Hille Suojalehto, Katri Suuronen, Paul Cullinan
European Respiratory Journal 2019 54: 1901026; DOI: 10.1183/13993003.01026-2019
Specific inhalation challenge is considered a reference standard in the diagnosis of occupational asthma. An updated handbook of challenge techniques for a large number of sensitising agents from 11 European centres is now available.http://bit.ly/2XVpW1P
When undertaken carefully, and in experienced hands, specific inhalation challenge (SIC) testing is widely considered to be the reference standard in the diagnosis of occupational asthma. In 2013 the European Respiratory Society commissioned a pan-European task force to produce standards for the conduct and interpretation of SIC with the aim of sharing expertise among those centres who offer the service and with centres who wish to develop a new service. The findings and recommendations of the taskforce were published in the European Respiratory Journal .
Alongside the main report, we produced a handbook of challenge techniques for a large number of different sensitising agents, including both those of high and low molecular mass. We committed ourselves to provide an update within 5 years; this has been completed, as planned, and is presented as a supplementary file to this editorial. The techniques are those used in 11 specialist centres and are listed by agent category with contact information for each centre should practitioners require more detailed information; the occupational asthma community in Europe prides itself on being collaborative, and collectively is happy to share its experience and expertise.
Controlled, experimental SIC was first developed – formally, as a diagnostic tool for occupational asthma – around 50 years ago, in a single centre. Its practice has flourished and spread since but it is fair to say that access remains patchy, with some European countries, and many regions within them, having no provision at all. This disadvantages patients who require the highest standard of diagnostic accuracy, employers who need to know which of the agents in their workplaces is giving rise to disease in their workers, and regulators charged with controlling what is essentially a preventable disease. Moreover, it hampers the identification of novel sensitisers and the exploration of the mechanisms behind their sensitising properties; this is, perhaps, especially important in the study of chemical sensitisers and particularly so since, rightly or wrongly, they are now considered Substances of Very High Concern under REACH. For these reasons we encourage respiratory physicians and the commissioners of healthcare to familiarise themselves with the relevant guidelines and to consider the equitable provision of SIC across Europe wherever the resources to perform SIC safely and with high quality can be ensured.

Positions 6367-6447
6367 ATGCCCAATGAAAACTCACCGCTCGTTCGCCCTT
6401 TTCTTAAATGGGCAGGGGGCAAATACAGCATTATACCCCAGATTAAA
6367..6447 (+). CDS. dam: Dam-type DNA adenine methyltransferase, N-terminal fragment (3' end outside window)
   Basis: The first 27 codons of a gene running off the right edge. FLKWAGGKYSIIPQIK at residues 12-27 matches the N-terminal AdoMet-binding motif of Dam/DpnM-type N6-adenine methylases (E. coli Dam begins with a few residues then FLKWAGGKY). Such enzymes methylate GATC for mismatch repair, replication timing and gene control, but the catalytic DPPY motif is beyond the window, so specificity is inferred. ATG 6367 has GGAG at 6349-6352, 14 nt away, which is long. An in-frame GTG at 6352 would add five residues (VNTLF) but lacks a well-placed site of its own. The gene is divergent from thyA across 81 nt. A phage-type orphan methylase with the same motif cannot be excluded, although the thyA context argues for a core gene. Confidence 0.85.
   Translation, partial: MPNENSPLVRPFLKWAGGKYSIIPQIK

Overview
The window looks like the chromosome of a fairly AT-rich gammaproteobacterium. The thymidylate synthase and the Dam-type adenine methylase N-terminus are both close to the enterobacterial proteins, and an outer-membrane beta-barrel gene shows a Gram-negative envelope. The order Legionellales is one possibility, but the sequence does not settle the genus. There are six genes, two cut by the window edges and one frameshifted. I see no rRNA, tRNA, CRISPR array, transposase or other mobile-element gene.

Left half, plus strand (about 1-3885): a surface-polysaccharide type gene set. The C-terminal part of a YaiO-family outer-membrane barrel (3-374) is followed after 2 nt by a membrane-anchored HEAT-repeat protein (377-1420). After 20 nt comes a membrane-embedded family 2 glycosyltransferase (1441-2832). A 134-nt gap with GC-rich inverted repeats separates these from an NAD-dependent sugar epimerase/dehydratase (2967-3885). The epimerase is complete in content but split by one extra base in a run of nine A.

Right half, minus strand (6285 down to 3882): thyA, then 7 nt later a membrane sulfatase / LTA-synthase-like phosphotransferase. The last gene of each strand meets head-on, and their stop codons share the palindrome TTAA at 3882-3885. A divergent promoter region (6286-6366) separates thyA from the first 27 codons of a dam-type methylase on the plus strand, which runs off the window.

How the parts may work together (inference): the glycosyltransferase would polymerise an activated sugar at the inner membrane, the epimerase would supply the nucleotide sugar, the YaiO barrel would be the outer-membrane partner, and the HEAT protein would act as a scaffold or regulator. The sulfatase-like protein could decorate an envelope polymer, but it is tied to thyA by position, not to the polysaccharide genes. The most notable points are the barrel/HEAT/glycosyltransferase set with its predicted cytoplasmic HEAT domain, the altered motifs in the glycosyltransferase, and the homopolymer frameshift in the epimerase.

Please note: supplementary material is not edited by the Editorial Office, and is uploaded as it has been supplied by the author.
Supplementary material ERJ-01026-2019.SUPPLEMENT
This one-page PDF can be shared freely online.
Shareable PDF ERJ-01026-2019.Shareable
This article has supplementary material available from erj.ersjournals.com
Conflict of interest: H. Suojalehto has nothing to disclose.
Conflict of interest: K. Suuronen has nothing to disclose.
Conflict of interest: P. Cullinan has nothing to disclose.